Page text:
MPB, the world’s largest online platform for used photography and videography equipment, announced a partnership with TONL, a premier stock photography company specializing in culturally-diverse imagery on September 28.
The companies have created a library of stock images authentically depicting a diverse group of accomplished photographers with their equipment to address the lack of stock imagery containing photographers of color.
“We’ve found that stock imagery of photographers is sorely lacking in diversity, and the images of photographers of color that do exist often feature settings and cameras which aren’t authentic,” says Sophie Collins, Chief Marketing Officer at MPB. “We are honored to partner with TONL, a company that is transforming the idea of stock photography through diverse representation, to create a library of imagery representing people of color behind the lens in more realistic and inspiring ways.”
MPB and TONL organized a photoshoot in Brooklyn to capture the images and stories of six photographers: Steven Molinas Contreras, Claire Charles, Gabriela Celeste, Asfar Khan, Tony White, and Michéle Eyenga. The shoot was photographed by TONL Co-Founder, Joshua Kissi. The kit featured in the photos is from MPB’s website and the photos captured from the shoot will be available for editorial use in an MPB x TONL collection on TONL’s website.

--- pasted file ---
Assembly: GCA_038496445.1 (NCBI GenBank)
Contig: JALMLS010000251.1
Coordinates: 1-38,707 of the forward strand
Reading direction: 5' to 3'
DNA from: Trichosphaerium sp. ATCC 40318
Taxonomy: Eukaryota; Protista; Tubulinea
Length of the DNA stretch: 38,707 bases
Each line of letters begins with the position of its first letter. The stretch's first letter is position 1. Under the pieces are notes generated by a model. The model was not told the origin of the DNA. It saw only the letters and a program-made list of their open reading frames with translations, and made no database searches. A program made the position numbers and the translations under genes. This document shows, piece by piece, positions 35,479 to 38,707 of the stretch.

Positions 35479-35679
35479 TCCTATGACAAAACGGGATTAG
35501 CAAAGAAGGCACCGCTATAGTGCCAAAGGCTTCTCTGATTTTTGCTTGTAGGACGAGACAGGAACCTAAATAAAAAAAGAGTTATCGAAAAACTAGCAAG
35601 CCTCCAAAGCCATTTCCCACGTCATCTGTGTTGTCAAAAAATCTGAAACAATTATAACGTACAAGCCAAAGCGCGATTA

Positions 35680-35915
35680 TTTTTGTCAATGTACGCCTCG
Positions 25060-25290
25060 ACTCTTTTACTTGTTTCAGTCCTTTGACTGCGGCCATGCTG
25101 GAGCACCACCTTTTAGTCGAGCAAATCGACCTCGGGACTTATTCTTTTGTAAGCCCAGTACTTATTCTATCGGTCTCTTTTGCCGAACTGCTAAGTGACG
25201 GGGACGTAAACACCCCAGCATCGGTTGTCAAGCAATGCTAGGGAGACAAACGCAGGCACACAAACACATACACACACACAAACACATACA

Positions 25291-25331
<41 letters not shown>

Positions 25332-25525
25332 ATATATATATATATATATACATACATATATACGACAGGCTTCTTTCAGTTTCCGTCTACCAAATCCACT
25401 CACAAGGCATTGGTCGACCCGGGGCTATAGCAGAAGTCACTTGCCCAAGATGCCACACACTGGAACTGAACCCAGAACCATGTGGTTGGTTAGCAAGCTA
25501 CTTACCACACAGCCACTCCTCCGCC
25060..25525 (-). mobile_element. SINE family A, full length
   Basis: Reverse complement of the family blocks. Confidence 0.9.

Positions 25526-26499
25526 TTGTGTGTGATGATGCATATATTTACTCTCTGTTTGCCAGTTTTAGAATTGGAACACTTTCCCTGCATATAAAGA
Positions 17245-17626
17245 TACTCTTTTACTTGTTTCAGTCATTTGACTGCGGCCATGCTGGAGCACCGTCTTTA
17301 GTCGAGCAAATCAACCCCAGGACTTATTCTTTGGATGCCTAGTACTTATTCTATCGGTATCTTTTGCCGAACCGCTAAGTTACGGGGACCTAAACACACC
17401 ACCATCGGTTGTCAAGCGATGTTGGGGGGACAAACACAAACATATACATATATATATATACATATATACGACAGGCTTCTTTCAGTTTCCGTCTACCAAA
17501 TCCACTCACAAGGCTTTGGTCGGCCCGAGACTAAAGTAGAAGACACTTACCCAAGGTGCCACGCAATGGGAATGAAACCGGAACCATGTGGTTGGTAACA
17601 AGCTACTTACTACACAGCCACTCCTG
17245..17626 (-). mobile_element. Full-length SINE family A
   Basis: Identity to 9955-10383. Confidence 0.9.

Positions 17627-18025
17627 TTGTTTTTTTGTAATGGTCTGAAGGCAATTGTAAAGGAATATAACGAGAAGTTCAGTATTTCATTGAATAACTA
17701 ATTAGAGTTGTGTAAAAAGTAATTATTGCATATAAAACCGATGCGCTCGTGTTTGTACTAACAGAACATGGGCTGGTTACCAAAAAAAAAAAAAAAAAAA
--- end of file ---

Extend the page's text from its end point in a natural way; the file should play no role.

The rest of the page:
“TONL is not only passionate about launching culturally-diverse stock imagery, but also offering earnest portrayals of everyday life,” says Karen Okonkwo, co-founder of TONL. “We are eager for MPB to bring awareness to this industry-wide issue and to provide an additional platform to the narratives of diverse visual storytellers. TONL and MPB share a common goal to portray an accurate depiction of the many ethnic backgrounds of photographers and videographers and are ready to challenge the stereotypes and prejudice that often overshadow the reality of creators and their unique journeys.”
The companies also interviewed each photographer about their journey to careers in photography and their experiences as people of color. Their narratives can be found here.